A sizable victory in the war against prescription opioid abuse was reached at the Department of Justice on Tuesday. In a landmark case, Mallinckrodt Plc has been ordered to pay the DoJ $35 million to settle allegations that it failed to report suspicious drug orders to the DEA.
Mallinckrodt was accused by the DoJ of ignoring a series of suspicious drug orders, orders which made their ways onto the streets and contributed significantly to the illegal sale of generic oxycodone.
The DoJ provided evidence that Mallinckrodt allowed increasingly large orders of their generic oxycodone to be distributed without oversight between 2008 and 2011. The DoJ then linked those supplies to sales at pharmacies and pain clinics.
Mallinckrodt’s settlement does not include any admittance of wrongdoing, but the payout is considered a record deal in a growing interest in pursuing pharmaceutical companies in part for the continues opioid epidemic.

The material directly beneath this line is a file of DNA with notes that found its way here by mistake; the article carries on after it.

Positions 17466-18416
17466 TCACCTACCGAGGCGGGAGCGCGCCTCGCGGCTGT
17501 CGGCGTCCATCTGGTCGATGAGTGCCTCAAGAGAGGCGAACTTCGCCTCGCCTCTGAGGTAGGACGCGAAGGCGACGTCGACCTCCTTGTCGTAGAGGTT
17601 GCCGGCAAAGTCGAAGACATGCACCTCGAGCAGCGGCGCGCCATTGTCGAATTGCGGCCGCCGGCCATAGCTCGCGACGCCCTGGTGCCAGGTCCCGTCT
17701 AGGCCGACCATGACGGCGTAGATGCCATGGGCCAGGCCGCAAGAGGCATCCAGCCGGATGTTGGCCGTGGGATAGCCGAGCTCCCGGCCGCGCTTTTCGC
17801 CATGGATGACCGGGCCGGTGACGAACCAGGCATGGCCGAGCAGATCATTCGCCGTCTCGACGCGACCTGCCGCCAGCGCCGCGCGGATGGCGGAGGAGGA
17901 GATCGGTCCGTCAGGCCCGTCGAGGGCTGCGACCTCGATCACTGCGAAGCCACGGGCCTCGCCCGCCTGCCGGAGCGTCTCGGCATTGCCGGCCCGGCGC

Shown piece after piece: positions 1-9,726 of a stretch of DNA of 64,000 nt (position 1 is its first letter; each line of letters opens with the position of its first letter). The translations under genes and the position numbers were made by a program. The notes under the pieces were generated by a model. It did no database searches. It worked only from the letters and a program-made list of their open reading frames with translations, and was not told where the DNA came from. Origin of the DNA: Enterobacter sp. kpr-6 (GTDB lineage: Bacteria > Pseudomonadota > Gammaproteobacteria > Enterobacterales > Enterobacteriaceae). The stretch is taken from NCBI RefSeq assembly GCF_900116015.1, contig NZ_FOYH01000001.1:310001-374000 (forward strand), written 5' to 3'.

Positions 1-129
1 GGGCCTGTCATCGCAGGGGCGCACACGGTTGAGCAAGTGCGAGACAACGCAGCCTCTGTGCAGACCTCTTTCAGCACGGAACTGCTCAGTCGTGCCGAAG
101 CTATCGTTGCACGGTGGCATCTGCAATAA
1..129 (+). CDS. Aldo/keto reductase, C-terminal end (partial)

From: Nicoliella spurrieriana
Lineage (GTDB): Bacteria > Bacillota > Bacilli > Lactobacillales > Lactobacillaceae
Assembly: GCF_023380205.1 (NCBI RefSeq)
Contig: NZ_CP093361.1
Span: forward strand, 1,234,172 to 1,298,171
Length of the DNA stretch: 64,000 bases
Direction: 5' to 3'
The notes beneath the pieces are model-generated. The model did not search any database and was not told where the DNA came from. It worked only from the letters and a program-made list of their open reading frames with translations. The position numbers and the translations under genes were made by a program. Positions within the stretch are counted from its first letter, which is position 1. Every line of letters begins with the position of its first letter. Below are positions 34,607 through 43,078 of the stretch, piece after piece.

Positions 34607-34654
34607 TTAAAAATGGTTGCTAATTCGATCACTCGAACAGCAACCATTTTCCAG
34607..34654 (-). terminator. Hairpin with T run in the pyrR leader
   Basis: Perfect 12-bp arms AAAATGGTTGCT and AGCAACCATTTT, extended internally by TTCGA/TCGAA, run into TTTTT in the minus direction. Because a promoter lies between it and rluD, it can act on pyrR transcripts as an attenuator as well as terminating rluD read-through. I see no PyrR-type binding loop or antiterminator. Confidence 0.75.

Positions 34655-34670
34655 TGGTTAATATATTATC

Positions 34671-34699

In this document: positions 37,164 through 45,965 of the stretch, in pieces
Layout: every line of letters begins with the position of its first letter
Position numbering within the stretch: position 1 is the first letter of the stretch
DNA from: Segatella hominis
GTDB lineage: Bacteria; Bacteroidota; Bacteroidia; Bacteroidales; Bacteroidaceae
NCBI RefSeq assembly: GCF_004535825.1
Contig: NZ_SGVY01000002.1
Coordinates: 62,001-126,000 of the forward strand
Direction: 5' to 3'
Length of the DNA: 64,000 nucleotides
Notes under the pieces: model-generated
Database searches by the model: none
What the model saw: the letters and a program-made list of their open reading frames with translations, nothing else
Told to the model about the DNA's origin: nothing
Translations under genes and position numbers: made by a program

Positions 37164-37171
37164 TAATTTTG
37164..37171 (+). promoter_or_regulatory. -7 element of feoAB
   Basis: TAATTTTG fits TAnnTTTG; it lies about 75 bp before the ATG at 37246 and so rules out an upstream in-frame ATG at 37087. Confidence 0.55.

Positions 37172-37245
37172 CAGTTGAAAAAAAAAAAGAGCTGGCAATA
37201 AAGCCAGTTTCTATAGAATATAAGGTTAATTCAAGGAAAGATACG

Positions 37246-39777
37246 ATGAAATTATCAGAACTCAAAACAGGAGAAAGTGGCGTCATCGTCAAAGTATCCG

Executives at the pharmaceutical company say they agreed to the hefty settlement not out of guilt or wrongdoing, but in order to return to their business of helping patients.
Attorney General Jeff Sessions issued a statement on the settlement, saying that the penalty would send a message to other pharmaceutical companies that they are responsible if their drugs end up in the hands of dealers on the streets.
“Mallinckrodt’s actions and omissions formed a link in the chain of supply that resulted in millions of oxycodone pills being sold on the street. I believe that will prevent drug abuse, prevent new addictions from starting and ultimately save lives.”
This action by the Department of Justice echoes other legal moves being taken against Big Pharma. Recently, the FDA blocked a drug, for the first time, solely on the grounds of its potential for addiction and dependency.
Elsewhere, private citizens and tribes are going after pharmaceutical companies for targeting their towns with aggressive advertising campaigns and incentivizing doctors to prescribe without warning or regard for consequences.